In 2001 Prescott was a household name and made headlines when he was hit by an egg thrown by a protester in Rhyl on the day the Labor Manifesto was launched. Prescott fought back, punching his attacker and winning new approval in many working-class communities. The incident did not shake Prescott’s popularity locally where he easily saw another candidate with Scottish connections.
His closest rival this time was a Liberal Democrat rookie, Jo Swinson, inspired by Milngavie, whose dream of becoming prime minister was ended by the SNP.
Prescott’s electoral dominance faded and, like so many Labor greats, he donned the ermine and huddled in the House of Lords. Hull was now a marginal seat. Current MP Karl Turner holds a worrying lead for Labour.
Brexit also tells its own telling story, as a city that once thrived in part on its relationship with Europe eventually voted 67.5% to leave. Ironically, in the 2019 general election, it was the Brexit party that split the vote, unwittingly preventing the Tories from taking the once strong Labor seat.
Hull is exceptionally close to Europe. When I arrived at the local station there were two exits, one to the city center and the other to the Hook of Holland. At the time, it took longer to get from Perth to Hull by train than it did to get from Hull to Zeebrugge by ferry.
But the geography that once gave Hull an economic advantage in European trade has diminished with Brexit. By comparison, Ireland’s trading history with Europe clearly shows the advantages of direct routes to Europe. Ireland now has 44 trade routes to EU countries which bypass the UK and have transformed their freight and sea links, some of which have eaten away at the local Hull economy and Brexit has not only makes the situation worse.
All of these issues – the lost industries, the withdrawal from Europe, the reconfiguration of the working class vote – bring us back to the current Labor Party and its aspirations to regain power. Winning Hull next time around will be mission critical to their hopes of forming a government.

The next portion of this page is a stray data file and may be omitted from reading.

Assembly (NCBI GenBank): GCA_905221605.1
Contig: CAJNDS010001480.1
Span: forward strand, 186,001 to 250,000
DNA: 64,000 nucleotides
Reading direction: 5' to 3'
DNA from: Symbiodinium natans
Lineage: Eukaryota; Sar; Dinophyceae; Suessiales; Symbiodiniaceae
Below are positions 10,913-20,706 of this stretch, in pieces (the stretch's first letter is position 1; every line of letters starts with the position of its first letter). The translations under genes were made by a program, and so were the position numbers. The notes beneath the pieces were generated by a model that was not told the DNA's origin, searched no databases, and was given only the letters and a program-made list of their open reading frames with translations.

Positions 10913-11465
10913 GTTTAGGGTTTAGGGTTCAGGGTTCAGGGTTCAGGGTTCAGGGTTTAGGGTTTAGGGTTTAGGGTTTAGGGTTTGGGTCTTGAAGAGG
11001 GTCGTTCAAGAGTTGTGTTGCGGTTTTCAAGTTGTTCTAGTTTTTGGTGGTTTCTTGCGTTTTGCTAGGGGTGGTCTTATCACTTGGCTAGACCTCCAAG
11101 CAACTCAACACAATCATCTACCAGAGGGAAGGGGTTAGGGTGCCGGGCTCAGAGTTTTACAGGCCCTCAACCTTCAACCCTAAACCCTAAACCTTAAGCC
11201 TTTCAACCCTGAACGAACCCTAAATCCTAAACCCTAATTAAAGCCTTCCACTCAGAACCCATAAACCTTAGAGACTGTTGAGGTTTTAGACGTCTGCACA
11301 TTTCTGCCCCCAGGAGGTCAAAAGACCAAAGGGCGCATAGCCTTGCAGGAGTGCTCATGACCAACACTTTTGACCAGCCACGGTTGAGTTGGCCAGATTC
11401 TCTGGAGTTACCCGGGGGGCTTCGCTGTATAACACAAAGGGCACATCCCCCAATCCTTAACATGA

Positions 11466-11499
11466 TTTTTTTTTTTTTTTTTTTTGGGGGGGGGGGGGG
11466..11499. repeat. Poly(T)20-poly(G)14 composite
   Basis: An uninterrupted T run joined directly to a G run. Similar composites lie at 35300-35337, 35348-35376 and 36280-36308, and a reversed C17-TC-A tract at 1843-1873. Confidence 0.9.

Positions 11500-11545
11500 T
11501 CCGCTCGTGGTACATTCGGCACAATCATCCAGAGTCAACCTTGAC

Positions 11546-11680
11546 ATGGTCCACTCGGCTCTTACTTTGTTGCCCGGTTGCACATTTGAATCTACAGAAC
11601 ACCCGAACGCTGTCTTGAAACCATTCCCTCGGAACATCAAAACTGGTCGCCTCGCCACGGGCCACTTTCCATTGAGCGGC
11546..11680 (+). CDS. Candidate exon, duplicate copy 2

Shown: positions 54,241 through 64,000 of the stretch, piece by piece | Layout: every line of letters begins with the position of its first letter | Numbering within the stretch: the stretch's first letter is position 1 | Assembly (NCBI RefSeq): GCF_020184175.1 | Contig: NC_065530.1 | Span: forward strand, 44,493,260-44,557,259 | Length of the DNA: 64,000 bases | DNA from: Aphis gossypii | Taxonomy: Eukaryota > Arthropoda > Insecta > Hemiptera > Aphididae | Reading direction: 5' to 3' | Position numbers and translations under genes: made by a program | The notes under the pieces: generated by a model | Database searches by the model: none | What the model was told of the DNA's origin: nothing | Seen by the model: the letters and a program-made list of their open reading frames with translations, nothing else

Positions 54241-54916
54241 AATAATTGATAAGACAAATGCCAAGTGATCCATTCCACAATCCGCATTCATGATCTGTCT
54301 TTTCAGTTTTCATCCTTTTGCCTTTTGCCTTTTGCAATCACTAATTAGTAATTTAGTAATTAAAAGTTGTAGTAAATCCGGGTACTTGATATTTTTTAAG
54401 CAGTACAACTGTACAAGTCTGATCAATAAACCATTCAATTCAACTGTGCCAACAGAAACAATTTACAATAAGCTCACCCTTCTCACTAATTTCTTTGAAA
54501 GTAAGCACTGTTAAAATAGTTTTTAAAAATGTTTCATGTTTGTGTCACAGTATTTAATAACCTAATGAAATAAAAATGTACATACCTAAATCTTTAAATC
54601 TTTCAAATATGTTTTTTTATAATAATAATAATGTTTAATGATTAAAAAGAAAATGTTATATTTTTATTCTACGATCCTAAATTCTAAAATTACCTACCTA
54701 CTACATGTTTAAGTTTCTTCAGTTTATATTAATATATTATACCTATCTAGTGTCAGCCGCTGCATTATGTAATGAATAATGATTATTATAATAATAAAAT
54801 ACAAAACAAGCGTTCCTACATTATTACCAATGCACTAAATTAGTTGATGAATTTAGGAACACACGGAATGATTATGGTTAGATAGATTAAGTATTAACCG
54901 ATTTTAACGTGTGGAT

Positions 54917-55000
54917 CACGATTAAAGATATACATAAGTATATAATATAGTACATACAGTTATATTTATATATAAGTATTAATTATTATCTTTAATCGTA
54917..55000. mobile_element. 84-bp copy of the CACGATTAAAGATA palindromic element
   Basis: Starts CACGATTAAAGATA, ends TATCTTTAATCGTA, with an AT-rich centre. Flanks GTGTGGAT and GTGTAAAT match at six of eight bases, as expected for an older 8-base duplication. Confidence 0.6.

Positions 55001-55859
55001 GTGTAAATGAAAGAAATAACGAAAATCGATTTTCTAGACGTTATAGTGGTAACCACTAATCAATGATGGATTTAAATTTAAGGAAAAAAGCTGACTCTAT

The Boris Johnson-era meltdown and the sour taste he left in many voters’ mouths may be enough on its own to save Hull from a once unthinkable outcome, voting in a local Tory MP, but it may not yet be enough to bring Keir Starmer to Downing Street.
I can’t be the only one wondering how Labor can execute their current strategy without further alienating their grassroots support. The strategy seems determined to triangulate Tory behavior, attract a press that will undoubtedly backfire, and slam the door on EU membership, in the belief that it will somehow blow them away. another to disenchanted older voters.
In a speech last week, Starmer (above) said: ‘With Labour, Britain will not return to the EU. We will not enter the single market. We will not join a customs union. We will not return to freedom of movement to create short-term solutions. Instead, we will invest in our people and our places, and we will deliver on our country’s promise.
It’s a risky proposition, which could invite some pro-Brexit Labor supporters back into the fold, but it risks being out of step with Hull’s position as an English city that looks enviously at Europe and risks to assume that the red wall constituencies Labor needs to win back are easy to understand, but they are not.
James Graham, another Hull Drama graduate and author of the excellent BBC series Sherwood, recently argued against simplistic assumptions about ‘red walls’ and Brexiteers. Speaking of his childhood in a mining community in Nottingham, he told the Sheffield Documentary Festival: “These overly simplistic snapshots often mistakenly suggest that there is a seamless uniformity between people, their experiences and their points of view. My home country is as complicated, paradoxical and incoherent as anywhere else.
It is a sentiment that we in Scotland must bear in mind in the critical days ahead. Voters are not homogeneous and they can be inconsistent.